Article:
Hello everyone and happy belated 2016! I suppose my New Years resolution of writing more prompt blog updates is off to a rocky start, but the year itself has been pretty great. I’ve officially signed the papers to stay in Japan for a second year and I’m pretty happy about it. I’m hoping another year will give me a chance to improve my language skills and keep exploring, and I really like my school and teachers. The adventure continues!
But for now I’ll take some time to look back on the holidays, and the week I got to spend with my family in Europe. Fair warning, I’m putting the whole 10 days into one post, so this might get a bit long….
Anyways, this was the trip that almost wasn’t, what with the Paris attacks and general panic over the state of the world. At one point my mom called to tell me the trip was off, but two days later it was back to, “no, let’s wait and see.” I’m very glad that annoyance over having to discard our plans won out over anxiety about the state of the world, since in the end the world seems to have kept on going, and we all survived the journey.
This is not to say that the trip was easy. The journey was long for all of us. I took off on Christmas Eve and flew from Miyazaki to Osaka, where I had to spend the night. After a lazy day that ended with me being scolded at a Japanese Starbucks for attempting to charge my computer (yes, it was as strange as it sounds) I set off on the second leg of my journey: Osaka to Hong Kong, then Hong Kong to Amsterdam. I had a bit of deja vu when I realized that exactly four years ago I was making almost the exact same journey from Hong Kong to London to meet my family for the holidays on Pac Rim. It’s funny how much things have changed since then, but have also remained the same… Anyway, once I made it to Amsterdam I had a nice long layover before I finally made it to Dublin, where I met up with the family.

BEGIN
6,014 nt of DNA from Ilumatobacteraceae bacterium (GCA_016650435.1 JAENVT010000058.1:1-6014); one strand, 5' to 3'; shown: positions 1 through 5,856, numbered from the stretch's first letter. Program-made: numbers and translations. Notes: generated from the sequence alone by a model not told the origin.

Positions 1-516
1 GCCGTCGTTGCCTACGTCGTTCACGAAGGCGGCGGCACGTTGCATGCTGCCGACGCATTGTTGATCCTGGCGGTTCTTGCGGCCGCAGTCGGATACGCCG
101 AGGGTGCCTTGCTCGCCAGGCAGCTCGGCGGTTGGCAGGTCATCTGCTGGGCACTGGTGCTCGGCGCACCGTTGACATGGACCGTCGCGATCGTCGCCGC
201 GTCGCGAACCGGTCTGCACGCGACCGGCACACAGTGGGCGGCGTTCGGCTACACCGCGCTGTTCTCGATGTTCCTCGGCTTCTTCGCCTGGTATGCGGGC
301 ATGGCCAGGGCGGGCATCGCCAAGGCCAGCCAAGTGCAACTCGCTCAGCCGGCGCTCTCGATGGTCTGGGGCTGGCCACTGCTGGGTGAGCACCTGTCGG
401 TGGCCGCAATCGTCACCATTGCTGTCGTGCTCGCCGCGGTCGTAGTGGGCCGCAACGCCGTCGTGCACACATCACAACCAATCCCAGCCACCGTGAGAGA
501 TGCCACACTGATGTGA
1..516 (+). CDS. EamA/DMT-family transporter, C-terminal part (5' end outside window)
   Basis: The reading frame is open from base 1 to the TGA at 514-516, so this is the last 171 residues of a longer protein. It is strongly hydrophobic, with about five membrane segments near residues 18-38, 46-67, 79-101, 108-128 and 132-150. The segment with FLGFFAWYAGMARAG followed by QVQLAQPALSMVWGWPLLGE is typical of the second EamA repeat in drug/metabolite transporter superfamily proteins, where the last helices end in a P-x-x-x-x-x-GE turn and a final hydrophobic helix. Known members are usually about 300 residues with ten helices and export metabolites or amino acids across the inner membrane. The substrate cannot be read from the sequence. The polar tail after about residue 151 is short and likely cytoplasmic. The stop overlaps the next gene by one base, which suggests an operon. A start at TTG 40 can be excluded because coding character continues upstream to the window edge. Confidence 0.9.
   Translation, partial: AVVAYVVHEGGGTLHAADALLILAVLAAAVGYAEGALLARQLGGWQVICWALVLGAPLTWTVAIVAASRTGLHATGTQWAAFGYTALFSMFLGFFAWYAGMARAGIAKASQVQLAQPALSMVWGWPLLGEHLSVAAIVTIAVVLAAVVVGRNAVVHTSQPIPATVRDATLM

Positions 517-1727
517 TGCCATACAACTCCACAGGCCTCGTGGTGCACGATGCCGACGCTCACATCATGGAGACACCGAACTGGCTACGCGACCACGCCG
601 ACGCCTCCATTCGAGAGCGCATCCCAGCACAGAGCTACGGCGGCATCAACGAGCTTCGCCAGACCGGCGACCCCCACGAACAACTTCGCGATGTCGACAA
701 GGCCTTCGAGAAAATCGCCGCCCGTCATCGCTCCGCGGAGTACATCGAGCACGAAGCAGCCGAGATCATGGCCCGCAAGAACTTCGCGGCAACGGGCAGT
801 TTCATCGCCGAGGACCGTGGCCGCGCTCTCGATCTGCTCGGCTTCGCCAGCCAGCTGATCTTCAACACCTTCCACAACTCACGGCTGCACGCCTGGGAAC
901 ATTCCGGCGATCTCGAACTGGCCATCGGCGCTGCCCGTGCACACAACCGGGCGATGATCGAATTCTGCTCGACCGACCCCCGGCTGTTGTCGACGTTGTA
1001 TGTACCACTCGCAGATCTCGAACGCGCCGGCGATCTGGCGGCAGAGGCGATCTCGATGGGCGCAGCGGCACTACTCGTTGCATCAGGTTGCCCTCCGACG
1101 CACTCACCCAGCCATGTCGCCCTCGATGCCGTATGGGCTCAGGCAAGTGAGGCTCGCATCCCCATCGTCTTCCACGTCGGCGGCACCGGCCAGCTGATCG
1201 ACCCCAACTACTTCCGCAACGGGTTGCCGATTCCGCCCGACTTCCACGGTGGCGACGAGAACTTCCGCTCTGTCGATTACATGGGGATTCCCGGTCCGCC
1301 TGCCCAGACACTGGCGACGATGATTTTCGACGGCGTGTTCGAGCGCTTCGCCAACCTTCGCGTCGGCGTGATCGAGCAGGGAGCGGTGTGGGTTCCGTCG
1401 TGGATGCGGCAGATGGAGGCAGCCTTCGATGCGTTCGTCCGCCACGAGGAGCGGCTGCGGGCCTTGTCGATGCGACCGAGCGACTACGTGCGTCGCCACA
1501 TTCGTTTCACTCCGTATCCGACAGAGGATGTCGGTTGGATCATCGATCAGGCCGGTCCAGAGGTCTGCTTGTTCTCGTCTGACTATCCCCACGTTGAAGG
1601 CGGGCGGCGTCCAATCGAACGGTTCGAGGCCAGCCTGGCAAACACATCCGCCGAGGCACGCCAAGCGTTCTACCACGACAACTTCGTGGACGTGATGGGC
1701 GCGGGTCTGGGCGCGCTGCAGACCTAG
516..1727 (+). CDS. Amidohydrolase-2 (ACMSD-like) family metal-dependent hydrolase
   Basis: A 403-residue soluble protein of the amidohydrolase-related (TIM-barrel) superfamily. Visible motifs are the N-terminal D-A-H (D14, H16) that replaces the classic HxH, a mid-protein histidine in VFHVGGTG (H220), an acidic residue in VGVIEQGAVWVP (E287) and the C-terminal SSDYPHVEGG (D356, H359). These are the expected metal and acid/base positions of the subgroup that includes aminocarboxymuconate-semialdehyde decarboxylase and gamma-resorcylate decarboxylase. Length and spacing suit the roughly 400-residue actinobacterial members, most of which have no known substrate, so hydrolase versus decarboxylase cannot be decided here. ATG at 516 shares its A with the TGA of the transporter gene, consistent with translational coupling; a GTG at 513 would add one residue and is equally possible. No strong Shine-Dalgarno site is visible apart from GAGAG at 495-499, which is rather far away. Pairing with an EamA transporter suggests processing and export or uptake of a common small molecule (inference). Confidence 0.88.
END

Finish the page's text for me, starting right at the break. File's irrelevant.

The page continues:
It was great to see everyone, though of course we were all beyond tired the first few days. We only had two full days in Dublin and both of them were fairly quiet. We all took a walking tour of the city that was very informative, though the guide was a bit long winded. We saw Trinity College, St. Patrick’s Cathedral, Christchurch Cathedral, Dublin Castle and several other historic old buildings. It was all very interesting, but by the end we were feeling a bit oversaturated with information, and of course more than a little tired.
Day two didn’t quite go as planned,since mom woke up in the middle of the night with back spasms. She and dad had quite a night going to and from the hospital, and of course when morning came they were both set on staying in bed. So Katie and I took the day to explore on our own. It’s not often that we get to spend time one-on-one, so I was glad to have a chance to catch up with her. We walked around parks and in and out of shops before ending up at the Guinness Storehouse. The tour was nice, but since neither of us are particularly fond of Guinness or interested in how beer is made, the whole thing was a bit lost on us. The view of the city was cool to see though, and many of the exhibits and props for old Guinness ads were fun to take photos with.